TCT: Cheri Honkala rallies audience at Democracy Convention

August 26, 2011
Pat Schneider


Say what you want about Take Back the Land-Madison, whose members have occupied a handful of foreclosed properties to protest public policies that put families out on the street. Their tactics are audacious, if nothing else. It's a brand of activism with the power to rally the allies and antagonize opponents.

So I was intrigued that the organizers of the Democracy Convention now in town tapped Cheri Honkala -- who shared the billing with blast-from-the-past activist Tom Hayden -- as a keynote speaker for their five-day primer on how to build a better society.

Honkala, who convention organizer Ben Manski called "the leading advocate for poor people's rights in the United States," has stirred things up (and gotten repeatedly arrested) in her hometown of Philadelphia for the kind of actions Take Back the Land has adopted.

Honkala, a mother who formerly was homeless, told convention participants how, on a wintry night, she reflected on the practice of keeping the heat on in vacant houses to save the water pipes from freezing and breaking.

"I decided I was just as important as those pipes and so was my son," she recalled, as you can see in this video of Honkala speaking at the Democracy Convention on Wednesday.

She began breaking into vacant housing, and found a calling. Today she's an activist -- some would say agitator -- who says she draws too much attention from police and not enough from mainstream media.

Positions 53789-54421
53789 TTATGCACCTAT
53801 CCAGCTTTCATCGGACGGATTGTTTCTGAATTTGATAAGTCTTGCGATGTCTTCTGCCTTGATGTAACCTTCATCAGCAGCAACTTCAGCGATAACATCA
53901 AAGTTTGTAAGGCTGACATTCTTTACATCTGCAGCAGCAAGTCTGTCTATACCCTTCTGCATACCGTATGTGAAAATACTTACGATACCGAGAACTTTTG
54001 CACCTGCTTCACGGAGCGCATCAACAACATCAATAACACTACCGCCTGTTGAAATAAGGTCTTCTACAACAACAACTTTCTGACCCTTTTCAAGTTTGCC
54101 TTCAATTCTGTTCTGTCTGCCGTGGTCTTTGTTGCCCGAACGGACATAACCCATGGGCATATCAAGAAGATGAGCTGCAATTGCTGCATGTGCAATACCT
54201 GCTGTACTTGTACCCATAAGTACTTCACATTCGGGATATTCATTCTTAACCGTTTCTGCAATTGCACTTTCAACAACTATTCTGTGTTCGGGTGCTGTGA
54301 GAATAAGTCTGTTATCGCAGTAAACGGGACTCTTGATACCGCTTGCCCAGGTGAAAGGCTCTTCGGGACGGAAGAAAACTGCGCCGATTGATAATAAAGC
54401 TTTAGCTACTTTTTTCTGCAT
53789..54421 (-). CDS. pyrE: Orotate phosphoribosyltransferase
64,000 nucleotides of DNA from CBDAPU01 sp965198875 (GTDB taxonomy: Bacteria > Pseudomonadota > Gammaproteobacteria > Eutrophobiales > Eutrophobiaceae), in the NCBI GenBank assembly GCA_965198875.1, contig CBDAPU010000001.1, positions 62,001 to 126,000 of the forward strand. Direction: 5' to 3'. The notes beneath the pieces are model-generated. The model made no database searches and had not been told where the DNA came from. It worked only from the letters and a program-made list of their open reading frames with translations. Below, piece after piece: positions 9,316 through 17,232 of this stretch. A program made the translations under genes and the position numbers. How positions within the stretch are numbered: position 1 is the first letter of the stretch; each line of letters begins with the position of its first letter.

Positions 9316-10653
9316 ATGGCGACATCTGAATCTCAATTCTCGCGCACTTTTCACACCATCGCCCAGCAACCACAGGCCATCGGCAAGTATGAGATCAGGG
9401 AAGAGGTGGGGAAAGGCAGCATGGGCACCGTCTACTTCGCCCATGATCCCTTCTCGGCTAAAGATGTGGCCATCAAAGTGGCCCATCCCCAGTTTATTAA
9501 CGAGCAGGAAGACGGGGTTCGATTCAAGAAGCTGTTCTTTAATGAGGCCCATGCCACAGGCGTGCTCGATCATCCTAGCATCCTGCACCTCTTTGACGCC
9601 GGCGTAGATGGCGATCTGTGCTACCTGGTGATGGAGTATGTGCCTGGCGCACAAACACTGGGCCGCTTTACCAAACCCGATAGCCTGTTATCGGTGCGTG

She's also a candidate for sheriff in Philadelphia on the Green Party ticket, who vows, if elected Nov 3, to end evictions in her jurisdiction.

That's something Take Back the Land has asked the Dane County Sheriff's Office to do in its continuing protest against policies that its members say put families out of housing and money into foreclosing banks that have already been paid with federal stimulus dollars.

The change that's needed is much bigger than a moratorium on evictions, Honkala told the group of conventioneers eager to transform the political structure. "This isn't just about bad greedy banks or corrupt politicians. We need a whole new cooperative society, one that's based around human needs."

Agitating for that level of change is risky business, says Honkala, who spoke not only of her many arrests, but of vague threats to her safety, too. She decided not to let her fears stop her, she says. "I decided to live life immobilized by fear isn't really living, and I deserve to live and so do millions upon millions of poor and homeless people desperate to speak out across this country."

Honkala quoted Martin Luther King Jr. on the untapped political power of the nation's many poor people, and added: "We are that new and unsettling force."

"We are one class, we have one cause." she told the activists and agitators at the convention. "Let's play our role in history," she urged the cheering audience.

Like I said, it's a brand of activism with the power to rally the allies and antagonize the opponents.

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